Despite almost 300,000 Leafs sold, Nissan does not take electric vehicles seriously
I own a Nissan Leaf, and despite the headline of this article, I would consider the car one of my best purchases ever. A used Leaf, depending on the year, can be found for $7,000–10,000, and it can be a perfect everyday car for most people despite its limited range. The instant torque, quiet drive, general lack of maintenance, and cheap cost of “refueling” are great perks of any electric vehicle (EV), and a used Leaf will get you all of those features even if you are ambivalent about the “greenness” of electric vehicles.
But where the story goes sour is this: Nissan has made its money by selling internal combustion engine (ICE) cars, and the culture from their corporate office to all the independent franchises has very little knowledge about anything but ICE vehicles. A used Nissan Leaf is a perfect car for the right consumer — but as soon as you need any sort of maintenance, you find out how inept this company is at servicing their own vehicles.
In the following story, I will tell you about a company who knows less about its products than the product owners. I will tell you about a company who wants to rip off its consumers through exorbitant and unnecessary repair costs. At the end, I’ll even throw in some random tidbits about how clueless this company is at discussing its own EVs, and I’ll tell you why Tesla is the only type of EV brand you should consider.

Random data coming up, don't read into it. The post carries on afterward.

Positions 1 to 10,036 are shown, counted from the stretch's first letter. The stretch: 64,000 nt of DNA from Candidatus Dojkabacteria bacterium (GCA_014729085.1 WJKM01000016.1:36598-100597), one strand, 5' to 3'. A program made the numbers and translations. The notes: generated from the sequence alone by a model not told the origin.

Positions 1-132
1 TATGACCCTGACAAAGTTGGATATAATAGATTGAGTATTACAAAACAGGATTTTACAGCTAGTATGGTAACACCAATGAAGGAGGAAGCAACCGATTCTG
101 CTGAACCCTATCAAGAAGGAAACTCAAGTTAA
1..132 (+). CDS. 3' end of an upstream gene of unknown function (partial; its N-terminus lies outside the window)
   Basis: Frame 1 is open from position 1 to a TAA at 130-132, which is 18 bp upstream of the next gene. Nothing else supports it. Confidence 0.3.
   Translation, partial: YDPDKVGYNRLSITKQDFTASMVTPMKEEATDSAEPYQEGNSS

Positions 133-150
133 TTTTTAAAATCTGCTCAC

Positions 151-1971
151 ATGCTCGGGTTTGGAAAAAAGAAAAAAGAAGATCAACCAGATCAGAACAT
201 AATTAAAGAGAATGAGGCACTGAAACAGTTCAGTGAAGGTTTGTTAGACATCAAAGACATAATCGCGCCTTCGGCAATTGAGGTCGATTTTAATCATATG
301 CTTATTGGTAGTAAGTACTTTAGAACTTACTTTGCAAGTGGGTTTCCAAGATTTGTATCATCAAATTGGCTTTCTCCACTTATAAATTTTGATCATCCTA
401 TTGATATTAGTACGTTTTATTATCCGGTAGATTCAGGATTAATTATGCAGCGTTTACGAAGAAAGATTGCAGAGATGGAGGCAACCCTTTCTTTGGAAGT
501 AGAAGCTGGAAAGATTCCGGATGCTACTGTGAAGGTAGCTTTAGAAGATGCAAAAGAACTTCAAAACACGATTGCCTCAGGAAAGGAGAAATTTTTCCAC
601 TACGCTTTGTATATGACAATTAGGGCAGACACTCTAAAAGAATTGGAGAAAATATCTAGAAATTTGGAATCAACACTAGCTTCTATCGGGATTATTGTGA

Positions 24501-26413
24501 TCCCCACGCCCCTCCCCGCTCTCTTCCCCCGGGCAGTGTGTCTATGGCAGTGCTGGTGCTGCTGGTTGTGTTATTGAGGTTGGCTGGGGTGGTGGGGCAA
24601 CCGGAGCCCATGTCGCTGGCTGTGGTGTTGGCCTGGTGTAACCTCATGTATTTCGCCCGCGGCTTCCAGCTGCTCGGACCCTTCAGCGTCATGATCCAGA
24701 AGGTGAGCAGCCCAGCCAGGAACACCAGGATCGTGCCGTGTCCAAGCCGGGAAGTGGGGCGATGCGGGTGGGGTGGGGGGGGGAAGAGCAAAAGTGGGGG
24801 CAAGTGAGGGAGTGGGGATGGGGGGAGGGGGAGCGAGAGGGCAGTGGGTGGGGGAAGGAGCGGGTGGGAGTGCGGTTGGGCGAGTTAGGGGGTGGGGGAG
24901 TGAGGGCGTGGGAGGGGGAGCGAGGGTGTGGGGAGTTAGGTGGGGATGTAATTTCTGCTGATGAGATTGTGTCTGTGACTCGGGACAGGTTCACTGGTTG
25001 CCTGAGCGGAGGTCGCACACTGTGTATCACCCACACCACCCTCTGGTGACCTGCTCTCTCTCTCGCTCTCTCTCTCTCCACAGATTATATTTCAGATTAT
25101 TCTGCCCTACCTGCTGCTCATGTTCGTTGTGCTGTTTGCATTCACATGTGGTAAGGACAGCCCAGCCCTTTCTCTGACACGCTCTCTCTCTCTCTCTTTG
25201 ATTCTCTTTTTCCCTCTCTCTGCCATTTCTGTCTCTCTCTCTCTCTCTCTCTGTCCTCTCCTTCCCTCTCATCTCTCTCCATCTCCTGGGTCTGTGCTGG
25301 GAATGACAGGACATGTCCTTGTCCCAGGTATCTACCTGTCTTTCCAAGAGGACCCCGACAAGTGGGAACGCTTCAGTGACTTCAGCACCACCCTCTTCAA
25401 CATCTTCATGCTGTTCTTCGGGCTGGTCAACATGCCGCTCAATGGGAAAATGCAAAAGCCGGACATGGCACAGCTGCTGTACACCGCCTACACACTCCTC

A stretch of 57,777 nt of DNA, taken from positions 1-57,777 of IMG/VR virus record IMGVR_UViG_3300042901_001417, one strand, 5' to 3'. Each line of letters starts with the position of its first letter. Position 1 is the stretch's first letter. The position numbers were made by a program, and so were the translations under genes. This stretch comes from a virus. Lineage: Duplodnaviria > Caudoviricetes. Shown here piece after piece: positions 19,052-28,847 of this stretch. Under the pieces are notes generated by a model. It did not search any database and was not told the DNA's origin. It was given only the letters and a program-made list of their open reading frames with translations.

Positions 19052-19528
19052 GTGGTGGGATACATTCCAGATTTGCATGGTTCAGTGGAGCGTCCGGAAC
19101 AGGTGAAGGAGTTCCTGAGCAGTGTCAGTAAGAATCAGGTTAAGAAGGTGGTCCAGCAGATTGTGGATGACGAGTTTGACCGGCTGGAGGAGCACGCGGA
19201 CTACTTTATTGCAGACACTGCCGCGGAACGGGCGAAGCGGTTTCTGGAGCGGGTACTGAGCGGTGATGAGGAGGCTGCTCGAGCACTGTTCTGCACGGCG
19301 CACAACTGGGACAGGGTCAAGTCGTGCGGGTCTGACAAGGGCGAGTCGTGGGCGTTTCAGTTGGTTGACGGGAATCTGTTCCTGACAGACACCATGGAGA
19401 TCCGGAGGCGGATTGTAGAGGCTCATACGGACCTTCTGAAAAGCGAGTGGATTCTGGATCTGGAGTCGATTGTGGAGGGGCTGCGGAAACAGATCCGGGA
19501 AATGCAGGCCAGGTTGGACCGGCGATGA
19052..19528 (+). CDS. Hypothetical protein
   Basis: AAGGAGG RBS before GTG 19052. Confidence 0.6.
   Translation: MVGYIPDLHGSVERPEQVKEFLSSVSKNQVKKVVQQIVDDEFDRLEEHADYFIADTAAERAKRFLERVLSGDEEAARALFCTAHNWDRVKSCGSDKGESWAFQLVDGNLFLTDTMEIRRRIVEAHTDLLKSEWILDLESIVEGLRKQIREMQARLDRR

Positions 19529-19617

The story starts with the simple activity of me getting in my car in the morning to head out. But one day last summer, I got in my car and the charge was low — my car was plugged into my ChargePoint Home unit all night in my garage, but it had not charged. I checked for any timer settings that had gone awry, and I tried plugging in again; charging would not start. Figuring my ChargePoint device had gone bad, I used the Leaf’s charging cable and a regular household outlet to charge. This method of charging worked, although it was quite an inconvenience for that day. (For those of you new to EVs: ChargePoint Home is on a 240 outlet, called “Level 2 charging.” A six-hour charge with ChargePoint would have “filled up” the Leaf, but a household “trickle charge” — Level 1 charging — would take closer to 17 hours.)